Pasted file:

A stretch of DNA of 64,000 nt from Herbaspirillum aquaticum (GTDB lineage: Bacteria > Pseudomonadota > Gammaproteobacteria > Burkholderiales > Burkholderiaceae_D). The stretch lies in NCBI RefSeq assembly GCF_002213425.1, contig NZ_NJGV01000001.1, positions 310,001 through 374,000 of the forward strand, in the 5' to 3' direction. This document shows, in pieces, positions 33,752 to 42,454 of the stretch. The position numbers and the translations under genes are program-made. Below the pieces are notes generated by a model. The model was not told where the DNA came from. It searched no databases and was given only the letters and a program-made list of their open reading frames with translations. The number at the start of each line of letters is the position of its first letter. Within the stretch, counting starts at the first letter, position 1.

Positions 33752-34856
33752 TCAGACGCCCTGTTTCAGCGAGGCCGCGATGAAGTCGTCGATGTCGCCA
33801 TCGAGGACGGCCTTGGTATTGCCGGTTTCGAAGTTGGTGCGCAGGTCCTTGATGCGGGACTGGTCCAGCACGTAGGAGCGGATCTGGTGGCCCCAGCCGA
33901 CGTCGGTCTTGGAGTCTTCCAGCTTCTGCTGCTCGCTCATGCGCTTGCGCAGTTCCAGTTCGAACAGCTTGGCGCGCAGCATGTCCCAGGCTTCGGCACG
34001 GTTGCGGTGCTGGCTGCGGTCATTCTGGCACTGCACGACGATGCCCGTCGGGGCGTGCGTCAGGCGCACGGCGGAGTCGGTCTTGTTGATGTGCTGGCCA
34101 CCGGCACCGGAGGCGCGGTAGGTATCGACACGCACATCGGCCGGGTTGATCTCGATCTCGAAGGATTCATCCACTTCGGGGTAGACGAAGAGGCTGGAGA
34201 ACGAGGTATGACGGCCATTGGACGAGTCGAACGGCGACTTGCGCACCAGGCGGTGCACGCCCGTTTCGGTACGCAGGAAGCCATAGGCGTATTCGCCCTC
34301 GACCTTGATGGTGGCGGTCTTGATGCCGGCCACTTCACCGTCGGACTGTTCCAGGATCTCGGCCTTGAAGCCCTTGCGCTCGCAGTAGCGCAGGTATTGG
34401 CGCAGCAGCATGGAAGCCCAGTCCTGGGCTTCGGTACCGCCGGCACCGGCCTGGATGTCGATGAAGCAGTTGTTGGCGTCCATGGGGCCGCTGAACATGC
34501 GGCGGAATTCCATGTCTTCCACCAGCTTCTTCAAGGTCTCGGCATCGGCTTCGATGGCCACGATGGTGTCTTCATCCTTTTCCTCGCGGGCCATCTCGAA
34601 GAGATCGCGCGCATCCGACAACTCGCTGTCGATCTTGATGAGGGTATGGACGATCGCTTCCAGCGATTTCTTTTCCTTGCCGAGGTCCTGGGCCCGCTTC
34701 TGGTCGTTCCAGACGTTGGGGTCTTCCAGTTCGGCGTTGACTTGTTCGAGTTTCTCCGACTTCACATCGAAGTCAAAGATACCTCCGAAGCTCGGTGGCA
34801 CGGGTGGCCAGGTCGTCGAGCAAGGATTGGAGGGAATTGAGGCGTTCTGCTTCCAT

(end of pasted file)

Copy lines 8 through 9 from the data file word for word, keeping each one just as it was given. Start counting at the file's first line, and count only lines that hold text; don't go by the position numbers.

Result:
34201 ACGAGGTATGACGGCCATTGGACGAGTCGAACGGCGACTTGCGCACCAGGCGGTGCACGCCCGTTTCGGTACGCAGGAAGCCATAGGCGTATTCGCCCTC
34301 GACCTTGATGGTGGCGGTCTTGATGCCGGCCACTTCACCGTCGGACTGTTCCAGGATCTCGGCCTTGAAGCCCTTGCGCTCGCAGTAGCGCAGGTATTGG